Someone by the name of Lori Borgman wrote an excellent inspirational article for mothers of children with special needs. (You can see the entire piece at http://www.cleftadvocate.org/loriborgman.html: ) But I am going to quote just a bit and take it in a completely different direction.
“Expectant mothers waiting for a newborn's arrival say they don't care whatsex the baby is. They just want to have ten fingers and ten toes.Mothers lie.Every mother wants so much more.She wants a perfectly healthy baby with a round head, rosebud lips, buttonnose, beautiful eyes and satin skin.She wants a baby so gorgeous that people will pity the Gerber baby for beingflat-out ugly.She wants a baby that will roll over, sit up and take those first stepsright on schedule (according to the baby development chart on page 57,column two).Every mother wants a baby that can see, hear, run, jump and fire neurons bythe billions.She wants a kid that can smack the ball out of the park and do toe pointsthat are the envy of the entire ballet class.Call it greed if you want, but a mother wants what a mother wants.”
There is something else mothers often want. They want that their children should share their ideals, beliefs, and aspirations. And very often, children decide at some point to go off on a tangent that their parents never dreamed of. I know that I did it to my parents. I was raised to believe in college, honesty, and love of nature. And while I still love nature, and try to be honest, my lifestyle is much more closed that that of my parents. I once asked my mother how she “dealt” with that, and she said: “The bird doesn’t fall that far from the nest.”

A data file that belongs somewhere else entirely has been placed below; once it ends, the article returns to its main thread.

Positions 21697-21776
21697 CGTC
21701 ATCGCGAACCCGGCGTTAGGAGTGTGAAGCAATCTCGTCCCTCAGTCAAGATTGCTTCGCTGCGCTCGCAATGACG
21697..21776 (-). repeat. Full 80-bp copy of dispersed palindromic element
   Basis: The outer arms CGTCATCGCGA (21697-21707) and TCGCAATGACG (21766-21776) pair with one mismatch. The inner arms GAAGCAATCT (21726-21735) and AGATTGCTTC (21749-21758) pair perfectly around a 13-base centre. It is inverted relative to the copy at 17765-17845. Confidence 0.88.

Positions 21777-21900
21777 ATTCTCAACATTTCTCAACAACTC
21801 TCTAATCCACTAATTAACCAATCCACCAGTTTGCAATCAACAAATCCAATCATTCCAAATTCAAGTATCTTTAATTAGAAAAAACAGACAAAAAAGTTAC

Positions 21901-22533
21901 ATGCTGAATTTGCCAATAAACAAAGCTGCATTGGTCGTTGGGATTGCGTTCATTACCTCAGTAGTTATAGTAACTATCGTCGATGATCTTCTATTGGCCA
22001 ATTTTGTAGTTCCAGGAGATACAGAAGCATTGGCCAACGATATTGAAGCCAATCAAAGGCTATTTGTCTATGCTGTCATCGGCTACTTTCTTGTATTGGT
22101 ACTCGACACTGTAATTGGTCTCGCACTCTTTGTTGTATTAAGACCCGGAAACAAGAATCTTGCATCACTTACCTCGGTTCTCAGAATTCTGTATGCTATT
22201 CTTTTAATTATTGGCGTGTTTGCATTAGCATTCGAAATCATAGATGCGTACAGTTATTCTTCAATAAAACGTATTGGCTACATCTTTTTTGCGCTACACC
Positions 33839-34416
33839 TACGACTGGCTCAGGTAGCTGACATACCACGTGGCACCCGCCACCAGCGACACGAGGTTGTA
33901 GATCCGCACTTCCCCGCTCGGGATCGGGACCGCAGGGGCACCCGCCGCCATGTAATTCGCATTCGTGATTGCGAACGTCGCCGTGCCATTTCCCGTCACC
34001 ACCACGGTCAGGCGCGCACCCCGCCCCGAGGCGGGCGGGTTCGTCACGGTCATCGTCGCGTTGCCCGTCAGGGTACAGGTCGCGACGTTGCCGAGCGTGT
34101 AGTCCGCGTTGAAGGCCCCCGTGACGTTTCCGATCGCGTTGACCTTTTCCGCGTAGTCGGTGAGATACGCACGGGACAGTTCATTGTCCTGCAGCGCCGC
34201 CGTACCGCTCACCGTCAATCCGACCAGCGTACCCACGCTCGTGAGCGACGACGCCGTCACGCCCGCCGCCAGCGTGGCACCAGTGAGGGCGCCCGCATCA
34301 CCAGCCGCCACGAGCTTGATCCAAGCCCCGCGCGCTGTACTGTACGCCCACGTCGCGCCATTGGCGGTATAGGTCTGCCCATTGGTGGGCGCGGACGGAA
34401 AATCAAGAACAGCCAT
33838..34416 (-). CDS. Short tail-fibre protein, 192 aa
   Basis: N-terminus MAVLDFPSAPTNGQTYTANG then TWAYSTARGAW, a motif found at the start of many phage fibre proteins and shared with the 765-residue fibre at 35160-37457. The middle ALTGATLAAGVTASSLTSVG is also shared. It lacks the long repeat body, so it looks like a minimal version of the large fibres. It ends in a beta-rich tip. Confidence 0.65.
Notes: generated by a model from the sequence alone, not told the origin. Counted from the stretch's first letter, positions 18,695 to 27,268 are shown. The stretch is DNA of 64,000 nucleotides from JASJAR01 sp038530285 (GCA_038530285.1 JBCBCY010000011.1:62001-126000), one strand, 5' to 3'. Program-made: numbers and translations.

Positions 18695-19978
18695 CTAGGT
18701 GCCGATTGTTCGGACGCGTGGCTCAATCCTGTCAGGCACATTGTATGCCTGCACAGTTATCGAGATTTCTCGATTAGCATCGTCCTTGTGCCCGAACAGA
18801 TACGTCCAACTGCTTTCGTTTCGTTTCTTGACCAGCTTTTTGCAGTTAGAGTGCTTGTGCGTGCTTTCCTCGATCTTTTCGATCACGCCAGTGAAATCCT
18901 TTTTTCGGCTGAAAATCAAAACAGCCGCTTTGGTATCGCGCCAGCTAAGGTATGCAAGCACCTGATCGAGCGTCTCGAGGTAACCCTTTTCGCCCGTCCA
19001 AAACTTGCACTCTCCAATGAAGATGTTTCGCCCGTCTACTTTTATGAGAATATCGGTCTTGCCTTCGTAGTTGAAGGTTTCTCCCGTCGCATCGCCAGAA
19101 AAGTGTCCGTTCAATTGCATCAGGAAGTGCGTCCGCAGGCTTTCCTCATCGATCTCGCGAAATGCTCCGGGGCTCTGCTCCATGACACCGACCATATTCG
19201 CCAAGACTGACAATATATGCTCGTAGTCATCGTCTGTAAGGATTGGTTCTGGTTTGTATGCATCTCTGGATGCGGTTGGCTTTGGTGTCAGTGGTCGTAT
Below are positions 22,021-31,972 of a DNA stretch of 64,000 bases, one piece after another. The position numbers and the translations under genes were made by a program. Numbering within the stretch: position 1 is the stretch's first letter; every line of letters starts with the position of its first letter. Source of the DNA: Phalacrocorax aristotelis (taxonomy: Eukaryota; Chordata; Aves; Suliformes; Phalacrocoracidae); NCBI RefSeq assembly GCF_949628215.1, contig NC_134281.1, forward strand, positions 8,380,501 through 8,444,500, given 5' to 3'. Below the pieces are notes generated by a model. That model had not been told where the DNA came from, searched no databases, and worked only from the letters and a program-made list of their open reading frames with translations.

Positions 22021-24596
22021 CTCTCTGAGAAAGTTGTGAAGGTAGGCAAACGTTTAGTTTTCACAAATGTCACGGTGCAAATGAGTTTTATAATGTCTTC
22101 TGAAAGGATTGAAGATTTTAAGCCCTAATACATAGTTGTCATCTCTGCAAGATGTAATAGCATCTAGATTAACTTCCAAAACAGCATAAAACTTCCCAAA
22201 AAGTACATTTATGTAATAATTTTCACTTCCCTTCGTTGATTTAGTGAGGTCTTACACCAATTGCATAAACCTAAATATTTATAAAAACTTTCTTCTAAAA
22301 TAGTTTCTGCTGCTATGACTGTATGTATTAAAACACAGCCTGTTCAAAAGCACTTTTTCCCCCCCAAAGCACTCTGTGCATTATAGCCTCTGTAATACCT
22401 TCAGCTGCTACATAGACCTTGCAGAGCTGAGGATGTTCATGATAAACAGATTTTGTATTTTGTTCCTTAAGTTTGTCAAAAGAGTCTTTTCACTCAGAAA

And it is indeed true. I am amazed at how similar I am to my mother, despite my differences from her.
And now it is my turn to cope. Two of my sons are planning to move away from home soon. They claim that it is to be able to have friends over late at night, but I know that in truth it is because they do not want to live with all the restrictions that an orthodox Jewish life entails.
My first reaction was: “I have to protest! Silence is consent!” Thank- G-d I had the common sense to NOT do that.
My second reaction was: “Is it my fault?” Well, maybe 5%. The other 95% I refuse to bill myself for. But, what difference does it make that it isn’t my fault? On judgment day, it will make a difference. Not here.
My third thought was: “Will the neighbors feel that it is my fault?” Here I decided to actively decide that I needed to be concerned with the opinion of G-d, and not of man.
And through it all:
“HOW CAN I GET THEM TO KEEP SHABBAS?”
The answer: I can’t. I guess I will have to let G-d defend himself.
And continue to love my sons for all the good things that they ARE.
I guess G-d will Have to Manage on His own (Without my help)